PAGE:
I’ll supplement that fact with another fact. You generate a leader to a leader and a half of mucus a day between your nose and your mouth and that gets swallowed. That’s a lot. That’s a lot. So yeah, grow. That’s the whole post nasal drip and people like but I feel this mucus dripping down the back of my throat. Yes, it’s called us I know it’s called sorry mucus, ciliary flow, the sinuses and the nose make mucus it’s pushed post yearly, by the cilia purpose and on purpose in a very intentional way in a very specific way. Actually, you can, if things go off course, you can end up with something called recirculating mucus and that can be a night as for a sinus infection, so it ends up getting swept back post here early and then you swallow it. So all of that mucus is supposed to is post nasal drip so it is in fact,
Unknown Speaker  25:40
Unknown Speaker  25:42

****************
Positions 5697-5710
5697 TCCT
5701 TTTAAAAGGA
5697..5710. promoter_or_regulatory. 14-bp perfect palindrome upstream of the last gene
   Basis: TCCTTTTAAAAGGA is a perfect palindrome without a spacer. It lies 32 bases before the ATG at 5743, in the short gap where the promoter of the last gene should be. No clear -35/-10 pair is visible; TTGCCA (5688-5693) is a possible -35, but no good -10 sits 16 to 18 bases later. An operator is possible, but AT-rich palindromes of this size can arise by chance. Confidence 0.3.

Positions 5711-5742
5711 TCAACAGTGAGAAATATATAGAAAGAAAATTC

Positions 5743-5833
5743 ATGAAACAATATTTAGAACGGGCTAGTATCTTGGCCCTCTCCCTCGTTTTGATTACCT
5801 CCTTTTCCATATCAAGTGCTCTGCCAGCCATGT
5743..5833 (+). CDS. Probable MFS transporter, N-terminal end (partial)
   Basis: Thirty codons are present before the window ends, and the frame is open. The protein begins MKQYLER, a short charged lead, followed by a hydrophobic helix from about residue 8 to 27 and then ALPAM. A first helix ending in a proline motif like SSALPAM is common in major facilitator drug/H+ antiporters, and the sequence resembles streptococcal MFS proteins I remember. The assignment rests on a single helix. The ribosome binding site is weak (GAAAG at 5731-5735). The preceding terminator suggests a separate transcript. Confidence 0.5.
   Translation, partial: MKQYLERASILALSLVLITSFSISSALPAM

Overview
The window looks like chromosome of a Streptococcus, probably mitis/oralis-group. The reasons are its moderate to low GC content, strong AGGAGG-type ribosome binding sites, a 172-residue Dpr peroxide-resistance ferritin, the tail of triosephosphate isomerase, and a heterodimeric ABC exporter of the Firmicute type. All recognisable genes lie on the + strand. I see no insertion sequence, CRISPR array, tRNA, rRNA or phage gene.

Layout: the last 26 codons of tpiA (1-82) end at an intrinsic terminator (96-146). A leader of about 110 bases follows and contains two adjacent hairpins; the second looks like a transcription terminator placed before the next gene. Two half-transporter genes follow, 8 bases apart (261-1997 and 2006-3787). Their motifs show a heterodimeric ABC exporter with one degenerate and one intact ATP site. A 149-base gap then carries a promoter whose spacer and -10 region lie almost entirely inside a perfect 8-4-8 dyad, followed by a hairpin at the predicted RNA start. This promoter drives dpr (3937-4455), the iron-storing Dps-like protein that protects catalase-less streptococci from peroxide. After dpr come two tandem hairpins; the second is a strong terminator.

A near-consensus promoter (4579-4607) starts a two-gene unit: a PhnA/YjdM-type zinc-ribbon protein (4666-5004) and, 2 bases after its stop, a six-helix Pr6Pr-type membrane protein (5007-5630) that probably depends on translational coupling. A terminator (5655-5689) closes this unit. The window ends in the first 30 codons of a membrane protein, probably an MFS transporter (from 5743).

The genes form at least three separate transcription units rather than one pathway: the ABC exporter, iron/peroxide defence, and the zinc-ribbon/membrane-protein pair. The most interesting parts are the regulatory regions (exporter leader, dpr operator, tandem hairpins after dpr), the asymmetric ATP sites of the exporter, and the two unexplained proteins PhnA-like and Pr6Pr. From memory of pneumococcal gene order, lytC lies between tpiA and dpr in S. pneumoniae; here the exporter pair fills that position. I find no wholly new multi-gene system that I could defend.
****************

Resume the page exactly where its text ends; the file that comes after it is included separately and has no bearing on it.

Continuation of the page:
Now it can be abnormal in the same way that you were you were saying about the GI tract right like if you absorb a little too or I guess a little too much like if you’re dehydrated, right like you take a little too much water out of your still you’re going to get constipated, very hard to lose are a little too late. Just a little bit too little. And then the end of the diarrhea, you know, people are very sensitive to the sensation of mucus dripping down the back of their throat, so a little little too much in a cold and it can really bother you. Or, if your mouth is really dry, you end up with this very viscous mucus and people end up spitting and thinking that they’re making too much mucus, but really, it’s just their throat is dry. So it’s a little little otolaryngology aside for you. So just another aside, please stay tuned, because Dr. Marina will be back with another episode if you’re enjoying this one. And I hope you are because I certainly am. About more more fun and interesting gi facts, but we’ll get a little more technical in the next one. And we’ll talk about reflux and we’ll talk about other other workshops. It may get controversial, and it will certainly get exciting. But for this episode, I wanted to talk a little about gluten. Yeah, we’re going to be a little controversial now. So So Not good, not not celiac specific Because that is a my understanding it is a pathology based diagnosis, right?